In addition to being deterred by the mere lack of taste and tiny portions of those so-called #whitepeoplemeals, many Chinese have expressed puzzlement with uncooked food in general. That’s because Chinese traditional medicine has long dictated that our bodies respond better to warm food and beverages.
But what some of the viral posts fail to point out is that these simple cold foods are primarily only eaten at lunchtime. And there’s a historic reason for that, says Megan Elias, food historian and gastronomy director at Boston University.
“The standardization of the lunch hour in factory settings gave people less time to eat and urbanization meant they might be far from home, so they were not able to cook. Lunch wagons and quick-serve coffee shops emerged especially in America to provide cheap and easy lunches that people could eat outside or in their work rooms.”
Elias has written multiple books on food and culture, including “Lunch: A History.”
She says sandwiches became the defacto lunch option at these wagons and shops because you can “get a variety of flavors into one package without much risk of spilling or any need to heat things up” in a limited time.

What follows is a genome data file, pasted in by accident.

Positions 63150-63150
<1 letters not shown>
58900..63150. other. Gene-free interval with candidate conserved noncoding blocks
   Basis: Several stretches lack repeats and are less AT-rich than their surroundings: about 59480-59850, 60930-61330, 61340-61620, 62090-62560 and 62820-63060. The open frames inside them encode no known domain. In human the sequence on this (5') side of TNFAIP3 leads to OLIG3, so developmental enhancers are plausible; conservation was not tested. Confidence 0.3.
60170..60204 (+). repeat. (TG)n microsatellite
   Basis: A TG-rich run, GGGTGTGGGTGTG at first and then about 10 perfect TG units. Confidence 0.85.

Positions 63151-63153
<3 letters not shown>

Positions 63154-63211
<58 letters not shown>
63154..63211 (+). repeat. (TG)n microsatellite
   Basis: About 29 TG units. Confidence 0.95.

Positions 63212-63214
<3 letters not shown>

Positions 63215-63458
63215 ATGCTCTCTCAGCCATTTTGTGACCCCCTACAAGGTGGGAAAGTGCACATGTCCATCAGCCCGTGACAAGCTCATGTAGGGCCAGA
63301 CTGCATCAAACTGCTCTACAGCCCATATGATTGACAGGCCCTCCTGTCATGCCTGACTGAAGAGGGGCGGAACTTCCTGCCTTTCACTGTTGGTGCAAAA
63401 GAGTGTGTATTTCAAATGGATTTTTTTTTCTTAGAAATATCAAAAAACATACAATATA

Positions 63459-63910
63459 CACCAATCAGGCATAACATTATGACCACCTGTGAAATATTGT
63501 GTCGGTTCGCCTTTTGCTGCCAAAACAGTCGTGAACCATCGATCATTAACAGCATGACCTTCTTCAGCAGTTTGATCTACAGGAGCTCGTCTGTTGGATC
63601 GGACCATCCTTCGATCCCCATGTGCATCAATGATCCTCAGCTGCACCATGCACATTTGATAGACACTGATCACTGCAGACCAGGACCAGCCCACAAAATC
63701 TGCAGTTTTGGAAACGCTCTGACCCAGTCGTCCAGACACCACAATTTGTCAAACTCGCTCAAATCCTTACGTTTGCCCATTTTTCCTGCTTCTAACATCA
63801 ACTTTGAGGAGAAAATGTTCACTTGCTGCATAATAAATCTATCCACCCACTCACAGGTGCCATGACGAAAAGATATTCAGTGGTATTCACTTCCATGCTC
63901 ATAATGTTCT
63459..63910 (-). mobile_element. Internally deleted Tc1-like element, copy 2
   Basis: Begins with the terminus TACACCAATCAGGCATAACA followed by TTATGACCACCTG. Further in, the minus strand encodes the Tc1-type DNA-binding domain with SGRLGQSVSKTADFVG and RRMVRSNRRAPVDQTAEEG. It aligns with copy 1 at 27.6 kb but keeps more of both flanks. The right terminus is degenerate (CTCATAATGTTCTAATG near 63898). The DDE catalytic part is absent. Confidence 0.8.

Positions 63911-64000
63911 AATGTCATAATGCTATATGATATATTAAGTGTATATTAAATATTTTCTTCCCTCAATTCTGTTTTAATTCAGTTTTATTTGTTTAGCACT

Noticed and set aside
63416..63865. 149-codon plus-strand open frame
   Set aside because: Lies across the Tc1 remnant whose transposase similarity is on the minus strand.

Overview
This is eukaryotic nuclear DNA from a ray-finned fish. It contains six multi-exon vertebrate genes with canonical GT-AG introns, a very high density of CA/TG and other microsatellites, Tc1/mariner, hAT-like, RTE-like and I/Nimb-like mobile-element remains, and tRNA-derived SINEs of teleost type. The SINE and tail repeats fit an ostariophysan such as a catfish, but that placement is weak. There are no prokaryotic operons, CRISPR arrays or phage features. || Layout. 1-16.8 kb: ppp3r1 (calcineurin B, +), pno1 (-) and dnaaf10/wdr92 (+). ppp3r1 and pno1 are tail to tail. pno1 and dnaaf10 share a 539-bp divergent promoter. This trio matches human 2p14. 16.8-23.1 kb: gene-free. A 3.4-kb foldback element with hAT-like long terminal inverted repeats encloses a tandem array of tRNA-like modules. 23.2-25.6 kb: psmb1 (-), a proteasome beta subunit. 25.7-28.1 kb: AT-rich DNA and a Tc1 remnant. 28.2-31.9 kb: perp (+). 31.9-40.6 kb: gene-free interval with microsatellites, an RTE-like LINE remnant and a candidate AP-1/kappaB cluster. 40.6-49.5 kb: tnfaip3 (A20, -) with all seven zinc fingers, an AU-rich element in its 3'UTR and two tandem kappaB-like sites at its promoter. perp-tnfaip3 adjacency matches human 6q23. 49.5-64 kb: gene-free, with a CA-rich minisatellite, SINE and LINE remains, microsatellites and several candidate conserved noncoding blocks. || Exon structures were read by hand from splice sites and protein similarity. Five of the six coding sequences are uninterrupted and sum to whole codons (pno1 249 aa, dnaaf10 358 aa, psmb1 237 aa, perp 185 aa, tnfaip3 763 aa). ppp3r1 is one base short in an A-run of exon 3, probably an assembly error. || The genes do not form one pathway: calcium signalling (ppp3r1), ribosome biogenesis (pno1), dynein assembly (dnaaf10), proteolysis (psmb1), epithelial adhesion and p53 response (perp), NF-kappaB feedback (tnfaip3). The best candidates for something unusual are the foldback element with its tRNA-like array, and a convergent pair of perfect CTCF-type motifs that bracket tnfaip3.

“As the world gets smaller (and busier), eating convenient cold food, whether sandwiches, salads or Asian snacks, has become commonplace.”
Malaysia-born chef Edward Voon
Elias says her lunches are similar to the ones posted under the hashtag “white people meals” – but often include dishes from other countries.
“I usually have a small cold lunch so I don’t get tired and it includes something savory and something sweet,” says the historian.
“For example, an onigiri and a macaron or a small sandwich and a cookie. And always an espresso.”